Host targeted activity of pyrazinamide in Mycobacterium tuberculosis infection.

Manca C, Koo MS, Peixoto B, Fallows D, Kaplan G, Subbian S - PLoS ONE (2013)

PZA effect on monocytes stimulated with selected TLR agonists. Human monocytes treated with PZA (10 or 50 µg/ml) were simultaneously stimulated with (A) TLR4 (LPS, 100 ng/ml) or (B) TLR2/6 (Pam2, 250 ng/ml) and TLR2/1 (Pam3, 250 ng/ml) agonists. Pro-inflammatory and down-regulatory mediators were measured in the culture supernatants at 24 hours post-stimulation. Data are from 4 – 7 independent experiments (independent donors; N =  4 – 7) performed in duplicate and presented as percentage induction relative to PZA-untreated TLR-stimulated cells ± SD. * statistically significant; P ≤ 0.05 compared with the PZA-untreated TLR-stimulated cells.
© Copyright Policy
Related In: Results  -  Collection

Show All Figures
getmorefigures.php?uid=PMC3755974&req=5

pone-0074082-g002: PZA effect on monocytes stimulated with selected TLR agonists. Human monocytes treated with PZA (10 or 50 µg/ml) were simultaneously stimulated with (A) TLR4 (LPS, 100 ng/ml) or (B) TLR2/6 (Pam2, 250 ng/ml) and TLR2/1 (Pam3, 250 ng/ml) agonists. Pro-inflammatory and down-regulatory mediators were measured in the culture supernatants at 24 hours post-stimulation. Data are from 4 – 7 independent experiments (independent donors; N =  4 – 7) performed in duplicate and presented as percentage induction relative to PZA-untreated TLR-stimulated cells ± SD. * statistically significant; P ≤ 0.05 compared with the PZA-untreated TLR-stimulated cells.
Mentions: To confirm that PZA can affect cytokine/chemokine production by monocytes independent of changes in the Mtb bacillary load monocytes were stimulated with TLR agonists and the impact of simultaneous treatment with PZA on the release of specific cytokines/chemokines was evaluated and found to differ among the agonists. When LPS (TLR4 agonist) was used to stimulate monocytes, PZA treatment showed a concentration-dependent inhibitory effect in the release of all four pro-inflammatory mediators tested, and did not alter the release of IL-1Ra, a known IL-1β inhibitor, in Mtb-infected cells (Figure 2A). Our observation that the levels of IL-1Ra were unaffected by PZA treatment suggested that the reduction in the levels of IL-1β was not IL-1Ra-dependent. When PZA-treated cells were simultaneously stimulated with Pam2CSK4 (TLR2/6) or Pam3CSK4 (TLR2/1) agonists and PZA, concentration-dependent inhibition was seen only for IL-1β or MCP-1, respectively (Figure 2B). Thus, the TLR stimulation data confirmed that PZA affected monocyte cytokine/chemokine production independently of Mtb infection or Mtb bacillary load in the monocytes.

Bottom Line: In vitro we have examined the effect of PZA on cytokine and chemokine release by Mtb-infected or Toll-like receptor (TLR) -stimulated primary human monocytes.Here, we report that PZA treatment of Mtb-infected human monocytes and mice significantly reduces the release of pro-inflammatory cytokines and chemokines, including IL-1β, IL-6, TNF-α and MCP-1 at the protein and at the gene transcription levels, respectively.In addition, our results suggest that inclusion or exclusion of PZA in the TB treatment regimen could potentially affect the biomarker signature detected in the circulation of TB patients.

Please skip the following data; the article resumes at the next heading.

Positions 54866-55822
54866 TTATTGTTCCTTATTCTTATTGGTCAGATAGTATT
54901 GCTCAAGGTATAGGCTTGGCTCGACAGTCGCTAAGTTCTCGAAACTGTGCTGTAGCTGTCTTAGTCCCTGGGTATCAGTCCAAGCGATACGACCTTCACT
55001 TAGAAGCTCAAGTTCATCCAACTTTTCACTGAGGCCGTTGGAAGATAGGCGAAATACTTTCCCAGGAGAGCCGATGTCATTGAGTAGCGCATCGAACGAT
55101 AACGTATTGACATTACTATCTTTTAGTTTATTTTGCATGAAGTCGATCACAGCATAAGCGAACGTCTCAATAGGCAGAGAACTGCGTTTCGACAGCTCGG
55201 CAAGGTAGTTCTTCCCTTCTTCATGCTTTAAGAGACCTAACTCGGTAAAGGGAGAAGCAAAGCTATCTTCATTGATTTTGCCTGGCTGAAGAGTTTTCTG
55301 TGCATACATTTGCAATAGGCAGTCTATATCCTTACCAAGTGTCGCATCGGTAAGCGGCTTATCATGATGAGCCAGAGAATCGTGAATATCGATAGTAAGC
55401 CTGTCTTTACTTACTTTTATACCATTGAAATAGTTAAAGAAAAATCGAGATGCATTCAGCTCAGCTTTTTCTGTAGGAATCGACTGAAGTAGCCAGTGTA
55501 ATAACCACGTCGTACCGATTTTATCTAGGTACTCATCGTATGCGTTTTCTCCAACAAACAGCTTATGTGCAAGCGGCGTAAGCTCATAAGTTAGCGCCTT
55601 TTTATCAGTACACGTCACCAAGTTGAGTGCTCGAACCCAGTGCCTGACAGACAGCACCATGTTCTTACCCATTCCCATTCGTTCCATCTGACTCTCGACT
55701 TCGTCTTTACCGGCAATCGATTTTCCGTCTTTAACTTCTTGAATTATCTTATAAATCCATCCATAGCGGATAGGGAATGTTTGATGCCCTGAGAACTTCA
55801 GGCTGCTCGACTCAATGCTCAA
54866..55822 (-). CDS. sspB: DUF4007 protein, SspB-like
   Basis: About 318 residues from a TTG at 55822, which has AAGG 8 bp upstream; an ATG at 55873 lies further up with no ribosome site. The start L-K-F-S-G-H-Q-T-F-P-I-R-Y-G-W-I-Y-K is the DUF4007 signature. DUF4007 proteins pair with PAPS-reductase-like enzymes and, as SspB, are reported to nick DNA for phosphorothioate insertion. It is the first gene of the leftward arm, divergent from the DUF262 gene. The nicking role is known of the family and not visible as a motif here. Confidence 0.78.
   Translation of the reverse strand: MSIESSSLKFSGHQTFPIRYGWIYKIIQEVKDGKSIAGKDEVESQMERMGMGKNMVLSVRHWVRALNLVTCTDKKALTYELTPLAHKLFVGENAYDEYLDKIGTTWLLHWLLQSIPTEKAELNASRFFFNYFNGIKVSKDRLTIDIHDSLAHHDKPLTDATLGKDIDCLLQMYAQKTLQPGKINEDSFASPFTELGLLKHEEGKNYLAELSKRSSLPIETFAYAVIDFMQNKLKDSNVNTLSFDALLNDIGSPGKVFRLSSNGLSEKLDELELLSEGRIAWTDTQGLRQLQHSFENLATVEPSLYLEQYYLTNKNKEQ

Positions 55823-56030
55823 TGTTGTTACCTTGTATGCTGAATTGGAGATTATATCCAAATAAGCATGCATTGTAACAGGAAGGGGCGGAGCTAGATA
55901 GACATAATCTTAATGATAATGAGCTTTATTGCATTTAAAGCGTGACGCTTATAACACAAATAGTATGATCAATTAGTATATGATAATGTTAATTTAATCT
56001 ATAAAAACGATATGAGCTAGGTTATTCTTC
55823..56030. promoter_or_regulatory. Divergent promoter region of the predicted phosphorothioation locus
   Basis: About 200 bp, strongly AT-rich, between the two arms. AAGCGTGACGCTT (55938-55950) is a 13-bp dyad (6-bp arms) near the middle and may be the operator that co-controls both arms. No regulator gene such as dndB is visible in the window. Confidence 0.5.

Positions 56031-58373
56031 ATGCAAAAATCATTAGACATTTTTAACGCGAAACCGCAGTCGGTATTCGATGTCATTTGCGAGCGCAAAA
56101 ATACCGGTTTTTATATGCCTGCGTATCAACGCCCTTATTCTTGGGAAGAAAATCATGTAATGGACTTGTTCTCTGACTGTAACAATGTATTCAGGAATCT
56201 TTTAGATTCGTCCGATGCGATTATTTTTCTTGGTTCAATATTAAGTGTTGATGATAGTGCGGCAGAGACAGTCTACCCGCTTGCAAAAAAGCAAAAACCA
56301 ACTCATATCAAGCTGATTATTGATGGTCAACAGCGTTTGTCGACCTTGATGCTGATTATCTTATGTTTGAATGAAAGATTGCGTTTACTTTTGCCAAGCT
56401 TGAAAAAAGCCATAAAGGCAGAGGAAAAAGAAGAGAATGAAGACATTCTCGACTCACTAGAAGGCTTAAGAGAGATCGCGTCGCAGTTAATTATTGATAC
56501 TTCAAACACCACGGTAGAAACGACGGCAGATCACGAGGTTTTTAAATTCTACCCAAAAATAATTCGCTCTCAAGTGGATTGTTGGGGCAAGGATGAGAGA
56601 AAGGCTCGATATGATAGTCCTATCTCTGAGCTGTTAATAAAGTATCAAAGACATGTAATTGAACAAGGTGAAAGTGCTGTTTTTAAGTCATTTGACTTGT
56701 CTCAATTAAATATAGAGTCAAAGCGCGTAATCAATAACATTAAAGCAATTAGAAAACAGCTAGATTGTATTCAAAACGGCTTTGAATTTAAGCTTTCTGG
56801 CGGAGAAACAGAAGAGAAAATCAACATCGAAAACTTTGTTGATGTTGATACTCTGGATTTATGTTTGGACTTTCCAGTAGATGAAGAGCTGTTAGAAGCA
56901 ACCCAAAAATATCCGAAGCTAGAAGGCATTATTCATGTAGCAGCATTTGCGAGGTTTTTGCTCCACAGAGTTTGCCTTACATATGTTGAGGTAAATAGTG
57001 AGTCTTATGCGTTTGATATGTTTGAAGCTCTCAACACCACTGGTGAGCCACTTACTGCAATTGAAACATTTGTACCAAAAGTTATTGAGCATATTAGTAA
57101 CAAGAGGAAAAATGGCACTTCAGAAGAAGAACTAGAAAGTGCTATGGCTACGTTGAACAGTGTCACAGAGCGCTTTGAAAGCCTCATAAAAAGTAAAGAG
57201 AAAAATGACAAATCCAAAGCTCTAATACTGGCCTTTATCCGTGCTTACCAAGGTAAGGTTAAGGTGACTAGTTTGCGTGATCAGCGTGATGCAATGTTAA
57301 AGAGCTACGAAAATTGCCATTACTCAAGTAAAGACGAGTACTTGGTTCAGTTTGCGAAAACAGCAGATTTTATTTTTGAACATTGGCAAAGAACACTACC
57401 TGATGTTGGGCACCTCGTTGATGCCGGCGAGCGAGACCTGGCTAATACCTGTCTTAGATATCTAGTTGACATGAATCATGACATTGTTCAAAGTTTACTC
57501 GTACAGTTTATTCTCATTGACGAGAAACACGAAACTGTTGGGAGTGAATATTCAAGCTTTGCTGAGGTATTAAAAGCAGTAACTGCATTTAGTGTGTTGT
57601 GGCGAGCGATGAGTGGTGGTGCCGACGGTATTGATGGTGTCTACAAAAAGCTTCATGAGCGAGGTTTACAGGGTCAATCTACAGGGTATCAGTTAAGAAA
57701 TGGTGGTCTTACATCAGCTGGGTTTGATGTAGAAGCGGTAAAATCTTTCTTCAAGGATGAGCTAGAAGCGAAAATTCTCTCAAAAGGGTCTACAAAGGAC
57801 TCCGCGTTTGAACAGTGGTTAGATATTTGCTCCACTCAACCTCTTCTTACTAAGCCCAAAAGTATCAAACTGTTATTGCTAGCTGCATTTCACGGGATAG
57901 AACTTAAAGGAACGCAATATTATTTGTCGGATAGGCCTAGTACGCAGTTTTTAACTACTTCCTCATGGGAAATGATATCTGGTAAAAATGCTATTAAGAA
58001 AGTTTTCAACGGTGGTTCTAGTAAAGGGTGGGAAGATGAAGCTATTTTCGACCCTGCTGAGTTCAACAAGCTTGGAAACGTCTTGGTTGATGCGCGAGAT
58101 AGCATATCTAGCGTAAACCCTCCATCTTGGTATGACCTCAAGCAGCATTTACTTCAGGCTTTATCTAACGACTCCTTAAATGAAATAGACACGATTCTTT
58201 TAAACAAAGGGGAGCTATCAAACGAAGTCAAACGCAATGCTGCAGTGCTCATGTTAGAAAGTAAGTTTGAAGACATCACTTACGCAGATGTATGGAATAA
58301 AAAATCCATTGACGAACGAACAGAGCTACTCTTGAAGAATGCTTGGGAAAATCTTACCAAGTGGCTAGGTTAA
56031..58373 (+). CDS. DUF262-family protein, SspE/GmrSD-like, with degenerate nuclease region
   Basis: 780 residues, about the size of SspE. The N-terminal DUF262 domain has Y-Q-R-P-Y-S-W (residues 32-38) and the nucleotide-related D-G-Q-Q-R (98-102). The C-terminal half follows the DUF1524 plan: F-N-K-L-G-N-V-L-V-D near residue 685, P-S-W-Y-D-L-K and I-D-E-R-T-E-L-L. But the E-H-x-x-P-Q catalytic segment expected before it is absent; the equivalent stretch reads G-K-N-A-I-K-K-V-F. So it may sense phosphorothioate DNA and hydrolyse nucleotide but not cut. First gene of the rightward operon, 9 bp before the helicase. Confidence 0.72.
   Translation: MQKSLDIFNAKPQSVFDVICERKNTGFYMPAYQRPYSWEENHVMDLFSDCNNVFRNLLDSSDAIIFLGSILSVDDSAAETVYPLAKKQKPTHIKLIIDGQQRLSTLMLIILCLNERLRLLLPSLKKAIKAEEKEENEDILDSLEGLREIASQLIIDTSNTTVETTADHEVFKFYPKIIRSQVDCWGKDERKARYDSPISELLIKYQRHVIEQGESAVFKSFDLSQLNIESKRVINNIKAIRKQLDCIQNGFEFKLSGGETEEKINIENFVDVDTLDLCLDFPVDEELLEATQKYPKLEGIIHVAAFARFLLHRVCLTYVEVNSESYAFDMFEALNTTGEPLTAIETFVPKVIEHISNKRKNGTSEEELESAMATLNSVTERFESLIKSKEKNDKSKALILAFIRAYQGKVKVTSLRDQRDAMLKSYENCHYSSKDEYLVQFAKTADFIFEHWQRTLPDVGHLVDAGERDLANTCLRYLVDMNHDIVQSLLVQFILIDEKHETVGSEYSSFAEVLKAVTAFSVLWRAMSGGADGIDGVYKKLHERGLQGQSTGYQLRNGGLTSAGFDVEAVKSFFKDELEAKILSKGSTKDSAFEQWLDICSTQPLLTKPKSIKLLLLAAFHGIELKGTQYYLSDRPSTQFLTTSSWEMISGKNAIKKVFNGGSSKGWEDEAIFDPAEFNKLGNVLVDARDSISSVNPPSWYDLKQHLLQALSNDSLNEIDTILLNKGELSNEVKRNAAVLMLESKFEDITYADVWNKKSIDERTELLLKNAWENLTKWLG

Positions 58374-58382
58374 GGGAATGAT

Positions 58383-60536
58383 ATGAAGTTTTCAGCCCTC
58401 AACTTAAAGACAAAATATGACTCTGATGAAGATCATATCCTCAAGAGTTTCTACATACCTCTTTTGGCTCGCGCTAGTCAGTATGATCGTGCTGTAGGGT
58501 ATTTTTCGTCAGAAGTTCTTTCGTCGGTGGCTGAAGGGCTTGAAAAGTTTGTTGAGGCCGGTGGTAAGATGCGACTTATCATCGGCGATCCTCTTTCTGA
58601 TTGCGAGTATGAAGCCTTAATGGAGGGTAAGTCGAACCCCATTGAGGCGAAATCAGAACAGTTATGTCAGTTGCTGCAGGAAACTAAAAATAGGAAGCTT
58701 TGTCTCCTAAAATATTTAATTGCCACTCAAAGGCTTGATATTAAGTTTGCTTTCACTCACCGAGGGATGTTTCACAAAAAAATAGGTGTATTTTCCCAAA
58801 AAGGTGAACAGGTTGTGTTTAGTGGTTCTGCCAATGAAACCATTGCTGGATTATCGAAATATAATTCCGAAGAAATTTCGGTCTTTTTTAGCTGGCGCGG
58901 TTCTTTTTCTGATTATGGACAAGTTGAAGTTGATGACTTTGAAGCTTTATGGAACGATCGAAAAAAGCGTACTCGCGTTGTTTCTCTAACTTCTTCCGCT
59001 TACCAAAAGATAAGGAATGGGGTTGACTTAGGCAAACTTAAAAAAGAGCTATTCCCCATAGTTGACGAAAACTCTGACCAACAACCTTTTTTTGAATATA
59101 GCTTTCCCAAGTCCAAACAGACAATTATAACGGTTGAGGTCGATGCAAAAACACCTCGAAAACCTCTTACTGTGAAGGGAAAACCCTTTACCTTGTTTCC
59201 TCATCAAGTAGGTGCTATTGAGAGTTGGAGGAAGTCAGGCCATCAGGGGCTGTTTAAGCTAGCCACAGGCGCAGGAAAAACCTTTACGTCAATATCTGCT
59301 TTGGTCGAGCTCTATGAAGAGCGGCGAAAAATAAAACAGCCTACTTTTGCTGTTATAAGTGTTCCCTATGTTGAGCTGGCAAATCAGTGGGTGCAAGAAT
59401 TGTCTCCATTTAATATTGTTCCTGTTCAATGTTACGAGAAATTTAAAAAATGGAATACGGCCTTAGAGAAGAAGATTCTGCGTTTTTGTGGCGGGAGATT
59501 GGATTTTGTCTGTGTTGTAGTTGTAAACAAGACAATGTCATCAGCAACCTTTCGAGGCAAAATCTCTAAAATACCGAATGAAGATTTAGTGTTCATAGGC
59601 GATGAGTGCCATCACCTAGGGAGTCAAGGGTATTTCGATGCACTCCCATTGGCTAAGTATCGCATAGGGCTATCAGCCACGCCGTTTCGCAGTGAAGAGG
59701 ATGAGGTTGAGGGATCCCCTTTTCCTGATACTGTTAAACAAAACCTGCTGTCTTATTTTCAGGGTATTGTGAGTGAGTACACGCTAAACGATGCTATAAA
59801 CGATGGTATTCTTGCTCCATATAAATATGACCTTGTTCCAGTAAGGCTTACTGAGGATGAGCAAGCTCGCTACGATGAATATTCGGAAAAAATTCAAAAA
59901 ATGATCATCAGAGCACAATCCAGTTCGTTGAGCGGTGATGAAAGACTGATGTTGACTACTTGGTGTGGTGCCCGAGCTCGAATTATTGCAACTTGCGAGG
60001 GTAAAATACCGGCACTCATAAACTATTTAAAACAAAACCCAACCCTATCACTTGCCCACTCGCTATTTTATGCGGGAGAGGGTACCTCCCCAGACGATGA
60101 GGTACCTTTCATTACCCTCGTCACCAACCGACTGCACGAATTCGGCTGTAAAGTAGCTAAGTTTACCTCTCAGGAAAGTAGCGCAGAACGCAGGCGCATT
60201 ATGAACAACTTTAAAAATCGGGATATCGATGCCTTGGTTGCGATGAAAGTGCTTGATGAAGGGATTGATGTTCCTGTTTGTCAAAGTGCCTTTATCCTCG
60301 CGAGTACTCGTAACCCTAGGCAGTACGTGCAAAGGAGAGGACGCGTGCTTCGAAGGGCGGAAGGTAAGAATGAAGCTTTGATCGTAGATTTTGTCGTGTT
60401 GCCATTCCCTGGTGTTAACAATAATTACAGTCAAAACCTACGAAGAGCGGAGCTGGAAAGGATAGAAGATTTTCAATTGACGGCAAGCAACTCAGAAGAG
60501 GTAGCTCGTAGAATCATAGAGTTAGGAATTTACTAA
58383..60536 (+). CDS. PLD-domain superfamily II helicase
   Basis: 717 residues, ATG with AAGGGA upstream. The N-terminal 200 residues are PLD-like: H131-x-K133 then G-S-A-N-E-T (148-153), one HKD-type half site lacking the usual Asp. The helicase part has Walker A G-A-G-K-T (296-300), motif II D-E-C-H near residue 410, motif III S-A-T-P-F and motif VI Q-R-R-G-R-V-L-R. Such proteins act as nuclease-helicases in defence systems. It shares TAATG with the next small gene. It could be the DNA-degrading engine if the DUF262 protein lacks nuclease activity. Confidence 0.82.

View Article: PubMed Central - PubMed

Affiliation: Laboratory of Mycobacterial Immunity and Pathogenesis, Public Health Research Institute (PHRI), New Jersey Medical School, Rutgers Biomedical and Health Sciences, Rutgers The State University of New Jersey, Newark, New Jersey, United States of America.

ABSTRACT
Pyrazinamide (PZA) is one of the first line antibiotics used for the treatment of tuberculosis (TB). In the present study, we have used in vitro and in vivo systems to investigate whether PZA, in addition to its known anti-mycobacterial properties, modulate the host immune response during Mycobacterium tuberculosis (Mtb) infection. In vitro we have examined the effect of PZA on cytokine and chemokine release by Mtb-infected or Toll-like receptor (TLR) -stimulated primary human monocytes. In vivo, we have investigated at the transcriptional levels using genome-wide microarray gene expression analysis, whether PZA treatment of Mtb-infected mice alters the host immune response to Mtb infection in the lungs. Here, we report that PZA treatment of Mtb-infected human monocytes and mice significantly reduces the release of pro-inflammatory cytokines and chemokines, including IL-1β, IL-6, TNF-α and MCP-1 at the protein and at the gene transcription levels, respectively. Data from microarray analysis also reveal that PZA treatment of Mtb-infected mice significantly alters the expression level of genes involved in the regulation of the pro-inflammatory mediators, lung inflammatory response and TLR signaling networks. Specifically, genes coding for adenylate cyclase and Peroxisome-Proliferator Activated Receptor (PPAR), molecules known for their anti-inflammatory effect, were found to be up-regulated in the lungs of PZA-treated Mtb-infected mice. Based on the microarray findings, we propose that PZA treatment modulates the host immune response to Mtb infection by reducing pro-inflammatory cytokine production, probably through PPAR- and NF-kB- dependent pathways. In addition, our results suggest that inclusion or exclusion of PZA in the TB treatment regimen could potentially affect the biomarker signature detected in the circulation of TB patients.

Show MeSH
Related in: MedlinePlus